Have you ever heard the term “Blogicide”? Doesn’t the very idea raise the hair on the back of your neck? I found it on Don Lafferty’s blog. The idea of having my whole blog go poof! is seriously chilling. Don confesses to killing his own blog by experimenting with Wordpress, but there are other ways a blog could vanish from cyberspace, like massive server meltdown or sabotage.
If Don’s story had to happen, I wish I’d known about it a month ago today when I was sitting on a panel about blogging at Story Circle Network’s Stories From the Heart conference in Austin. Using blogs as online journals and places to save your writing with related issue of privacy, public blogs versus closed ones, and similar matters were under discussion when a light went on in my head.
“Always keep your blog backed up. Over the long run, you can’t assume online storage in a single location is any safer than storing things on your own hard drive,” I cautioned them. I was thinking of online server disasters. It hadn’t even occurred to me that we can be our own worst enemy. Don’s story would have been the perfect illustration.
Whether you are blogging or writing stories (or anything else), saving your work in more than one place is good insurance. I need the fingers on both hands to count the growing number of friends who have lost major chunks of work to a hard drive crash or fatal virus. It’s like losing part of your soul!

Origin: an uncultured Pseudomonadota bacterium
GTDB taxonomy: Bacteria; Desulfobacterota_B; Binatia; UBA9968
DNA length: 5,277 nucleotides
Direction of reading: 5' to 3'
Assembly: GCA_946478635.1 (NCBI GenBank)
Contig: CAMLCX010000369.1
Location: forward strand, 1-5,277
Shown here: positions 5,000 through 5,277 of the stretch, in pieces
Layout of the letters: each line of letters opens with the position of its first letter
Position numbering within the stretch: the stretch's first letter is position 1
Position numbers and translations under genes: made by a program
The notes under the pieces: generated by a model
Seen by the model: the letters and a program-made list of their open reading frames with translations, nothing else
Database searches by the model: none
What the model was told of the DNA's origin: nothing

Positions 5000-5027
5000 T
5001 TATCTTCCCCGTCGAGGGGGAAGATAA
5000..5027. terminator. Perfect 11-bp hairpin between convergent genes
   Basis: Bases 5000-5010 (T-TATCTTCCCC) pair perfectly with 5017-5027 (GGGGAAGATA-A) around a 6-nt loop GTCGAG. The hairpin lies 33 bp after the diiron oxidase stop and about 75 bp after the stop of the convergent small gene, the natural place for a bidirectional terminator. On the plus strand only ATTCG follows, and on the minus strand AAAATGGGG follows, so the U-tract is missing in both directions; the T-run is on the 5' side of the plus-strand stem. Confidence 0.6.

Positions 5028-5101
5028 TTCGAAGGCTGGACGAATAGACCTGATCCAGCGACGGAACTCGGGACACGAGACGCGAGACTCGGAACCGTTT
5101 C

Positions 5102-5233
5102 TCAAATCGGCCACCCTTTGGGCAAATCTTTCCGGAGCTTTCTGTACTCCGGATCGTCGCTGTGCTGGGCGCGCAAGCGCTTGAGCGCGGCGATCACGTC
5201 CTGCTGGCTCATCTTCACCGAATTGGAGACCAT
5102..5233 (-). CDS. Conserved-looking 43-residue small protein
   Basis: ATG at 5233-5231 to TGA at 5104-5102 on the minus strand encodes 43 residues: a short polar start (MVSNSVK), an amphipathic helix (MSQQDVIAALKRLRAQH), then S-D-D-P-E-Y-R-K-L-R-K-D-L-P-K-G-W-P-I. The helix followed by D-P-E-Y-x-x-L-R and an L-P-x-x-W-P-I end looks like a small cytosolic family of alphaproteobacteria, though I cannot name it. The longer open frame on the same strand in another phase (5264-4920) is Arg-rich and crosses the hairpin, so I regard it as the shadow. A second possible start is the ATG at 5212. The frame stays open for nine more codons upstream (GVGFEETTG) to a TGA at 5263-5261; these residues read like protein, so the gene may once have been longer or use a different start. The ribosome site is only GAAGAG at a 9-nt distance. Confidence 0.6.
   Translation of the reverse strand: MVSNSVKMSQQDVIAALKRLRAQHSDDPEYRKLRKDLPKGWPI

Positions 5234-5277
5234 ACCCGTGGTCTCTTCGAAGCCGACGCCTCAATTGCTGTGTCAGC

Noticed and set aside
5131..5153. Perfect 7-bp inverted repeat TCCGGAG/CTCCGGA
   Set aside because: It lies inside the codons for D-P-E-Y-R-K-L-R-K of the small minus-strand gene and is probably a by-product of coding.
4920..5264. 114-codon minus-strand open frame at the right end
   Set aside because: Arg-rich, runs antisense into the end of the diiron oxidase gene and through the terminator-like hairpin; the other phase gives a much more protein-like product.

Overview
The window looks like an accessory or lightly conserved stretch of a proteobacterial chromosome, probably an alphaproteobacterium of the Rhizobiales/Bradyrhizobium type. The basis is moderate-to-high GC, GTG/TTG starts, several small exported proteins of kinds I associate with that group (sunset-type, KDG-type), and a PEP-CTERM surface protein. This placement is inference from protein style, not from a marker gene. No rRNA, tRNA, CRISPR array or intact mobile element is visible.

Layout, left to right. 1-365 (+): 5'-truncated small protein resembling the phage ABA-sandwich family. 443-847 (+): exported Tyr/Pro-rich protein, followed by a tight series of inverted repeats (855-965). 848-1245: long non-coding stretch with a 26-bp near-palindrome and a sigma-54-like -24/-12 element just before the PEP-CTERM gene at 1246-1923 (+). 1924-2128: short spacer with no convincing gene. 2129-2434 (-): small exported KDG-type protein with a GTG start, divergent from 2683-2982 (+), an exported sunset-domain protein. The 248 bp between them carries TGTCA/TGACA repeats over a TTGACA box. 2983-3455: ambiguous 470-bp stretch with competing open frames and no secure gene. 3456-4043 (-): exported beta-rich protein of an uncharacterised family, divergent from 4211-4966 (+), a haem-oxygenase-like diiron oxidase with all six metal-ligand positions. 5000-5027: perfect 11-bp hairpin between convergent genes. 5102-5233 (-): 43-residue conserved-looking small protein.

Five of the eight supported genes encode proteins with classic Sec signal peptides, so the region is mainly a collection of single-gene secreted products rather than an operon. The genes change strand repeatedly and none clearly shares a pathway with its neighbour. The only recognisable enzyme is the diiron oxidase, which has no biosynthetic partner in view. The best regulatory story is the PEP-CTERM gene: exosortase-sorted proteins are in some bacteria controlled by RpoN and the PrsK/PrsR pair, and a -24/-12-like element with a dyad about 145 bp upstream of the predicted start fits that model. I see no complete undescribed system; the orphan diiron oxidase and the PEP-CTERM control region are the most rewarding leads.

This is post number 228 for me. These posts collectively represent a huge amount of work and are irreplaceable. I’m not taking chances: I copy the finished post from my browser, pictures, links, and all, and paste it into the bottom of an ongoing OpenOffice document. (I stash the source pictures in a separate folder before uploading them.) I start a new document each month, adding new posts as each appears. If I’m in a huge hurry and get lazy, I can add it later, but I don’t let too many pile up.
I keep those files on an external hard drive with my other documents. Every week or two I back that folder up onto an internal hard drive. I keep promising myself I’ll learn how to do automatic backups to keep things current on a daily basis, but ... you know what they say about good intentions.
The external hard drive is my choice now for all the files I use on a regular basis. Not long ago I had major computer problems and faced the likelihood that Hotshot would have to spend time in the hospital. By moving my working files to a removable drive, I could keep working even if that happened.
I feel safe from blogicide and other forms of digital disasters. How about you?
Write now: about your experience with lost work. This may be due to a computer fluke or crash, or it may be a craft project that was destroyed, photos that were lost, or any other type of work. If you’ve never lost anything, write about the safeguards you employ to keep things safe. Or, write a plan of action for safeguarding your work in the future.
Sharon Lippincott, aka, Ritergal